Advertising of Prescription Drugs Essay by Neatwriter

Advertising of Prescription Drugs
This paper analyzes two radio commercials for prescription medications for their adherence to FDA guidelines, marketing techniques, failings and overall message of the advertisement.
# 62277 | 1,845 words | 2 sources | MLA | 2005 | US

$19.95 Buy and instantly download this paper now


This paper explains that direct-to-consumer advertising is considered to be a powerful marketing tool and to be a helpful service for patients who wish to be informed about their options and be active in their own treatment; however, direct-to-consumer advertisements for prescription medications may hinder effective health care in several ways including reducing doctor-patient communication. The author concludes that the analyzed commercials for Allegra D to treat allergy symptoms and an unnamed cholesterol-fighting drug did adhere to the FDA guidelines. The paper states that these gimmicky commercials are not actually informative to the general public; they are simply a tool used by the medication companies to benefit from the consumerist impulses of the population.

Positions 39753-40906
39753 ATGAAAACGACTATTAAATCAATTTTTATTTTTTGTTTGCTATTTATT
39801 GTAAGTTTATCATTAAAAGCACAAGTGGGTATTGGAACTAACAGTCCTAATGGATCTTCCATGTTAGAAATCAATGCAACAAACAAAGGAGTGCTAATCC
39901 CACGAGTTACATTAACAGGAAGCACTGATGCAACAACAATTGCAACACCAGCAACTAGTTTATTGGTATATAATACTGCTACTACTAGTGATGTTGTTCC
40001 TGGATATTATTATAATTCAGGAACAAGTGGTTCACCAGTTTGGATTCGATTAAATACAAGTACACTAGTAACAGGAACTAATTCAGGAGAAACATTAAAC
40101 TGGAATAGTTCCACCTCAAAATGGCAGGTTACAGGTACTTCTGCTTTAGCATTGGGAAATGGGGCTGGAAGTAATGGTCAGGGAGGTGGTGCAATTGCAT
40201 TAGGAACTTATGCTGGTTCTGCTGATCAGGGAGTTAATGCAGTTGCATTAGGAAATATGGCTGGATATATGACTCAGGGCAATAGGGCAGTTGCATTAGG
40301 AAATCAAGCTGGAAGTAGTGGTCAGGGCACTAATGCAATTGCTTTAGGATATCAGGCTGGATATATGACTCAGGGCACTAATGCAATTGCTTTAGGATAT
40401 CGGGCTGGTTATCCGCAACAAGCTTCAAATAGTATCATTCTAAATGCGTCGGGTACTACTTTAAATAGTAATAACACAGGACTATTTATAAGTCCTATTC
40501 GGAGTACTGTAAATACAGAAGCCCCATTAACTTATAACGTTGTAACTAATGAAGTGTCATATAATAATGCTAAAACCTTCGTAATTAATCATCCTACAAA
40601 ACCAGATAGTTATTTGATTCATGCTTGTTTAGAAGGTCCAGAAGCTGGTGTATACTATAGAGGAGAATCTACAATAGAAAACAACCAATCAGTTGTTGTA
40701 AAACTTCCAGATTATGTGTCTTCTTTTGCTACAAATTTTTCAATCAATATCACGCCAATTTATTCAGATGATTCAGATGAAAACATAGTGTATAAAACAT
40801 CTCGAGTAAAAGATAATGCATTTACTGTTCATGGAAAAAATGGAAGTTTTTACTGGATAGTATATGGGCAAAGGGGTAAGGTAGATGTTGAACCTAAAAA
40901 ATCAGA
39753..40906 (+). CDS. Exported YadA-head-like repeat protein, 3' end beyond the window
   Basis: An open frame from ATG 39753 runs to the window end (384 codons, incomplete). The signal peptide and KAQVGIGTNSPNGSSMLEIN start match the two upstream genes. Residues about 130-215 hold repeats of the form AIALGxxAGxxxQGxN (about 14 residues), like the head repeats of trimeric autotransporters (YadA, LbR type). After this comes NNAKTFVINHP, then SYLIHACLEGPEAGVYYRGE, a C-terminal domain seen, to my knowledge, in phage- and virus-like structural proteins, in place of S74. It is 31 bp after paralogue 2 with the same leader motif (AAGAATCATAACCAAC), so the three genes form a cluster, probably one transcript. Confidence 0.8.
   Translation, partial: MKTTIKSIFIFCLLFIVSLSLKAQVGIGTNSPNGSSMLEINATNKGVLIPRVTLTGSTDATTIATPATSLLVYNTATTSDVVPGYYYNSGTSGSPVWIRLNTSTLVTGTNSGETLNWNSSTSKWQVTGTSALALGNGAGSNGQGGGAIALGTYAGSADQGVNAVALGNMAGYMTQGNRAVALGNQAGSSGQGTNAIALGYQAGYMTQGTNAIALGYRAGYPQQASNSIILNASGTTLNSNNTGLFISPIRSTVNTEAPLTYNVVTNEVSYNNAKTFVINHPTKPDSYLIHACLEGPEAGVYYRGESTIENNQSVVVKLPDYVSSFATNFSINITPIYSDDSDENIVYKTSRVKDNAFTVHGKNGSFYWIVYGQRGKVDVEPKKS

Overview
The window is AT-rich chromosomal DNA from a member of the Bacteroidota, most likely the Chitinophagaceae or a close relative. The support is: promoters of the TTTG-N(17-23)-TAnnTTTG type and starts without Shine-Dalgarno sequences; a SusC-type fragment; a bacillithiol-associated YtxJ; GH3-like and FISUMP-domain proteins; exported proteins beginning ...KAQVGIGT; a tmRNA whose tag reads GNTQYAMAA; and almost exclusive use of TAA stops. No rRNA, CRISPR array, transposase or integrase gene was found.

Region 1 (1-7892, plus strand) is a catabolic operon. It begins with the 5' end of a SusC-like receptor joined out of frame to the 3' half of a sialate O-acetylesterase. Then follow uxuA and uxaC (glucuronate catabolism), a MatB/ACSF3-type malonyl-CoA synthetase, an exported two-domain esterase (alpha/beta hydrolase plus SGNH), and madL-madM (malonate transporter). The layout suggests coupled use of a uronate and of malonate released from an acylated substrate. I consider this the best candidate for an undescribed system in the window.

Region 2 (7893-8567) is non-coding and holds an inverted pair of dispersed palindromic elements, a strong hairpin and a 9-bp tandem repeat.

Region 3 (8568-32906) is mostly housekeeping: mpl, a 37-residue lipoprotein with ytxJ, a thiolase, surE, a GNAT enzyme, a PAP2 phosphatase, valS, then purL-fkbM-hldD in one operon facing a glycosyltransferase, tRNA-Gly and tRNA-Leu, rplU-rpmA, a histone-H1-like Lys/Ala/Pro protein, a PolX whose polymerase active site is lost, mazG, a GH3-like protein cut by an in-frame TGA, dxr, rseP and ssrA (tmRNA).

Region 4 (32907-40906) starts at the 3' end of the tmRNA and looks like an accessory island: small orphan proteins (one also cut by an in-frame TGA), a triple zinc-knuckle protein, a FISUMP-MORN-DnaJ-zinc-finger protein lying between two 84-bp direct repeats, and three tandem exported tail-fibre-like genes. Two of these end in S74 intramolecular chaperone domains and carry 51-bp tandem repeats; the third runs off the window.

From the Paper:

"Direct-to-consumer advertising is a phenomenon of the past couple of decades. The FDA has set guidelines for drug companies to follow that are intended to prevent consumers from being taken advantage of by misleading advertisements. All commercials must use words that common people can understand, without using advanced or complicated vocabulary that would require higher education or specialized training to decipher. Most of these commercials have to state a great deal of information about the product, including intended uses and common side-effects, as well as providing means for consumers to get more information about the product that would include all of the labeling that the FDA requires for the drug. However, the commercials that were observed were exempt from these guidelines because they were brief "reminder" or "help-seeking" ads."

Cite this Essay:

APA Format

Advertising of Prescription Drugs (2005, November 19) Retrieved September 16, 2019, from

MLA Format

"Advertising of Prescription Drugs" 19 November 2005. Web. 16 September. 2019. <>